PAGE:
I of whom your cousin could tell you a great deal up his Plato in favor of play; and just as his more than I can; and then we wind up our pro- first master had taught him to despise his riches, ceedings with the Nice fancy ball, which, unless so his second helped him to get rid of half of my foresight fails me, will be of the most curious them. Still his early tastes in a great measure description. But now,” Mrs. Crane went on, clung to him; and though he built the place we “ be a good woman, and tell me all about Lady are now going to on purpose that he might be Di; she has long been a name to me, but nothing near the gaming-tables, yet his library and his more than a name, and I hate going to people's statues will show you that he was a student and houses without knowing something about them a man of taste to the end. And there, for her -I mean about their relations; for else one never mother died early, he taught this child of his. knows where one is, and is sure to commit one's He taught her, or had her taught, Greek and self in one way or another.”

Latin, and some smattering of theology, for the "It seems to me," said Mrs. Fitzpatrick,“ that Godwins are stanch Papists; and he completed Phil Marsham knows too much about too many her education by dragging her with him into ladies. I can answer for it, at any rate, that he half of the fast society in Europe. She is the knows something about poor Di, so you had best strange child of a strange parent; and much of ask him. I must go and speak for a moment to her fate and character seems written in the name dear Lady Otho."

he gave her.” Mrs. Fitzpatrick was always close to the right “And who,” said Mrs. Crane, “may Diotima people. She could not help it. It was not that have been, if you please ?” her heart was bad, but that her instinctive tact “She was a mysterious woman of whom we was exquisite. And now, her hand in another read in Plato-to me the most fascinating of all moment—her gentle, truthful, caressing hand classical characters. Who she was is wrapped was, almost before she knew it, upon Lady Otho's in mystery; but I picture her to myself as a sort muff, and a low coo of confidences had begun of George Sand of antiquity. It was she who instantly.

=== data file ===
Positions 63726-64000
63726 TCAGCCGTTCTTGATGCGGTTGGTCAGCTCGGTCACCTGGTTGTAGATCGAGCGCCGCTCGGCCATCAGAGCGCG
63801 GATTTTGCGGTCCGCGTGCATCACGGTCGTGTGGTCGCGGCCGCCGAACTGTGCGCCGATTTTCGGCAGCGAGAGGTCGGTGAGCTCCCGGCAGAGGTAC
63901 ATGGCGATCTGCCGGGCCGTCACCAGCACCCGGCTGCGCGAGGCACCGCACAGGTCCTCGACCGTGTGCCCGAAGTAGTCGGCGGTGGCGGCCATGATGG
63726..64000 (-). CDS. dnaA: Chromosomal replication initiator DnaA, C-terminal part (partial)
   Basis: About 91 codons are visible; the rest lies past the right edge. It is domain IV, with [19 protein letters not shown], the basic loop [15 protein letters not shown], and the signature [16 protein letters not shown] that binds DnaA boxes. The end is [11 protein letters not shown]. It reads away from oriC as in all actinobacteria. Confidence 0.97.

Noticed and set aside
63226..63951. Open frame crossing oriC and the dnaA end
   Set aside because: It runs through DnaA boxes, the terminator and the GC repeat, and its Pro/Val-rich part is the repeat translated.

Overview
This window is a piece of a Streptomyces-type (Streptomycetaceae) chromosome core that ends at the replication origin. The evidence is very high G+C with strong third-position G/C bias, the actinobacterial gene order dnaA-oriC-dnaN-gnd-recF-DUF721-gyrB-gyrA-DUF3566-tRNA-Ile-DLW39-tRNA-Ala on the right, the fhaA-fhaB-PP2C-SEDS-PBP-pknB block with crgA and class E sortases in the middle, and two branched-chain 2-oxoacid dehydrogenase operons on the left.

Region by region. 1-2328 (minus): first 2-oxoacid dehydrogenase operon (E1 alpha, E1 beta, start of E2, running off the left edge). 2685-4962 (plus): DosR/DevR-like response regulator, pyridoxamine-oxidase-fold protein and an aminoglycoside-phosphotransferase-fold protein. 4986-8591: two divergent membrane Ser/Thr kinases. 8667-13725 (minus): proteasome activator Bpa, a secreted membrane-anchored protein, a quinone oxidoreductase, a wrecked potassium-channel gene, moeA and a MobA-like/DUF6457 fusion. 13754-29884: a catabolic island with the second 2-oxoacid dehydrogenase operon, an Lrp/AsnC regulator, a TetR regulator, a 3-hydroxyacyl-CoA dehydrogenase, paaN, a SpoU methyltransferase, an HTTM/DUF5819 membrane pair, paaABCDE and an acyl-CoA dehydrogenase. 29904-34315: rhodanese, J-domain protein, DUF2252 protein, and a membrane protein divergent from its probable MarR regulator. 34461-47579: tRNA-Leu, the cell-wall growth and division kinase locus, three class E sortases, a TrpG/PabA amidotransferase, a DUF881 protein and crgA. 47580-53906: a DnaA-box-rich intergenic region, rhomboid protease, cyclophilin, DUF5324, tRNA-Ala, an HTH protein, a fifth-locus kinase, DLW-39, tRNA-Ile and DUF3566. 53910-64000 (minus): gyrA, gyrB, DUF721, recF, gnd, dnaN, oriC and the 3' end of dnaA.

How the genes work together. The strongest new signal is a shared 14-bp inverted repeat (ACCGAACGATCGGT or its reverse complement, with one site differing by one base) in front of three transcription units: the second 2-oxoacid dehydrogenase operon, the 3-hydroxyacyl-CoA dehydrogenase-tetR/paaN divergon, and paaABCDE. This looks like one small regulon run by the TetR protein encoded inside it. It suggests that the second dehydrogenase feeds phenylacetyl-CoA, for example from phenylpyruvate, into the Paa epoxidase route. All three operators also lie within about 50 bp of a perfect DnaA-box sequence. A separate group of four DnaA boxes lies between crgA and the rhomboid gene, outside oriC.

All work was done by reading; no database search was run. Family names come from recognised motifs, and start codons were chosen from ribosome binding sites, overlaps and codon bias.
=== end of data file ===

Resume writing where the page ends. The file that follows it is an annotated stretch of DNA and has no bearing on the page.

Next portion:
taught Socrates of the nature of love, of which Once in the saloon-carriage, Mrs. Crane had she is supposed to have been a professor in more her way with Marsham. Who is she?" and ways than one.

Besides that, she is supposed "What is she?" she was saying. “You must to have been a priestess; and the gods loved her tell me all about her. And is she a great friend so well that, at her prayer, they would stay a of yours? I can tell you this much, at any rate: pestilence. Fancy her, half saint and half sinshe looks more like Venus than Diana."

-the wise woman at once of prayer and “Her name is not Diana," said Marsham, pleasure, whom the wisest of the ancients found “ but Diotima."

more wise than himself !” “ Dio—what?" said Mrs. Crane.

“As far as I can understand," said Mrs. “ Diotima,” repeated Marsham slowly. “She Crane, “you are not giving your friend a very is a strange person, with a strange name. You brilliant character." have of course heard of her father, old Lord “As far as what we mean by character goes,” Wastwater?"

said Marsham, "I believe her to be without re“Heard of him ! I knew him too, for my sins. proach; and that, considering the way she has I met him at Sandown the day before he died. been brought up, is wonderful. I would stake He made eyes at me for half an hour incessantly; my life on her honor. But think of the he thanked Heaven that, though he was past has lived, and the strange influences out of which seventy, he was still susceptible to the charms of her thoughts and her tastes have been woven. a pretty woman; and he promised to send me Think of the set of men and women from whom, next week a copy of verses made in my special to a certain extent at least, her tone must have honor."

been taken—the extravagant debtors, the gilded “ Ah!” said Marsham gently; " his career paupers, the reckless love-makers! Her faith was the saddest thing I ever knew in my life. and her conscience, it is true, have kept her He began in a very different way from the way taintless; but in her natural and unregenerate he ended in. He was full of ambition and high heart she is, I think, half pagan and half Boheaims once as a student and a poet. He trans- mian; and, though she does not hate good, yet lated Greek poetry, and he studied Greek philos- naturally she does not fear evil.” ophy; and with his clear, eager eyes, that I have Mrs. Crane, who was herself a gilded pauper, often heard about, he impressed every one as a was for this reason, and perhaps for certain othyouth of the greatest promise. But at thirty his ers, not much pleased by these remarks. “Of